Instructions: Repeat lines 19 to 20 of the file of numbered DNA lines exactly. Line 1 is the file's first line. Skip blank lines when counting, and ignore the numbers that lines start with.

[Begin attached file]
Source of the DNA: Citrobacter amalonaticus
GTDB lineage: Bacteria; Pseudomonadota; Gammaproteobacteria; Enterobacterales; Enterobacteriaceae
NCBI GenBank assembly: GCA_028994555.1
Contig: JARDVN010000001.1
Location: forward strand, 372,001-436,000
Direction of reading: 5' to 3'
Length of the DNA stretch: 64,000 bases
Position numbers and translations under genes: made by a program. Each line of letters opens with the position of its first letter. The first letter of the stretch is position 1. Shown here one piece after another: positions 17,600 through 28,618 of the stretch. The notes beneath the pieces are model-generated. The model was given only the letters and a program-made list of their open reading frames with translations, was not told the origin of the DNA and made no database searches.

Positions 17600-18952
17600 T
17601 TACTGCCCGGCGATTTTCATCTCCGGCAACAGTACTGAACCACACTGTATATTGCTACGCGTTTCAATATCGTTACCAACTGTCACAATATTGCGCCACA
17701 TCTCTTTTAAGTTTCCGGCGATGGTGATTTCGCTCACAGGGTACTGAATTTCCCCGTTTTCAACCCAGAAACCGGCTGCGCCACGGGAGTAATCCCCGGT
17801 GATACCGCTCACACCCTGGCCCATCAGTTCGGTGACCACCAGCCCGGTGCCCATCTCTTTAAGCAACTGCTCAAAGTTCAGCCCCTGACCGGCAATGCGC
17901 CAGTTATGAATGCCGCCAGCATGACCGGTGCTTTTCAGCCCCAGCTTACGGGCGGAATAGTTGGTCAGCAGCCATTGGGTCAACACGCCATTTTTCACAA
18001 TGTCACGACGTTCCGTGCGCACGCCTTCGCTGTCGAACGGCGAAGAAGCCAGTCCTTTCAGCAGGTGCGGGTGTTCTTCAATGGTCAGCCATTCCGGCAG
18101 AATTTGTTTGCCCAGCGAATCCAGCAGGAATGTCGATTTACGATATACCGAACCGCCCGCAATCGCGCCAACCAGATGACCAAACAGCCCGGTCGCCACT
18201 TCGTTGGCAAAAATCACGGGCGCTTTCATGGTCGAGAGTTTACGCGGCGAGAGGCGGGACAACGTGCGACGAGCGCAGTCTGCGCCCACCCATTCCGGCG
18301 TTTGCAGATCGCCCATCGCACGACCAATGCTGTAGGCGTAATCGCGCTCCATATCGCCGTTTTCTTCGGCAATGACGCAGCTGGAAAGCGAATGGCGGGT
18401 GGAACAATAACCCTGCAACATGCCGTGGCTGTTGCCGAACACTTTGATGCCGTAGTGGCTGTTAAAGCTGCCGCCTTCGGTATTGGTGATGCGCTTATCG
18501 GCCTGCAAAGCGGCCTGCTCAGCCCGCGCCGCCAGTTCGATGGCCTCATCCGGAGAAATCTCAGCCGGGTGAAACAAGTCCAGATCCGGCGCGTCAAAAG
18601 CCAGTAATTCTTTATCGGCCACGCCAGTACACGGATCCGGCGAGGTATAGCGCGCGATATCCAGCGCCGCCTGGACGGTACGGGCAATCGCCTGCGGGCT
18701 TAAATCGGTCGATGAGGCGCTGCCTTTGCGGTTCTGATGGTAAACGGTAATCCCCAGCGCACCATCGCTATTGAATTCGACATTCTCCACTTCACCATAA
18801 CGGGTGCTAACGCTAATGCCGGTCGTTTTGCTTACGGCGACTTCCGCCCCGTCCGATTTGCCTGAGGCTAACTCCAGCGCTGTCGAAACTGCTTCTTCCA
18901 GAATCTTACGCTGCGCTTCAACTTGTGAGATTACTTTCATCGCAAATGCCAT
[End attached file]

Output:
18401 GGAACAATAACCCTGCAACATGCCGTGGCTGTTGCCGAACACTTTGATGCCGTAGTGGCTGTTAAAGCTGCCGCCTTCGGTATTGGTGATGCGCTTATCG
18501 GCCTGCAAAGCGGCCTGCTCAGCCCGCGCCGCCAGTTCGATGGCCTCATCCGGAGAAATCTCAGCCGGGTGAAACAAGTCCAGATCCGGCGCGTCAAAAG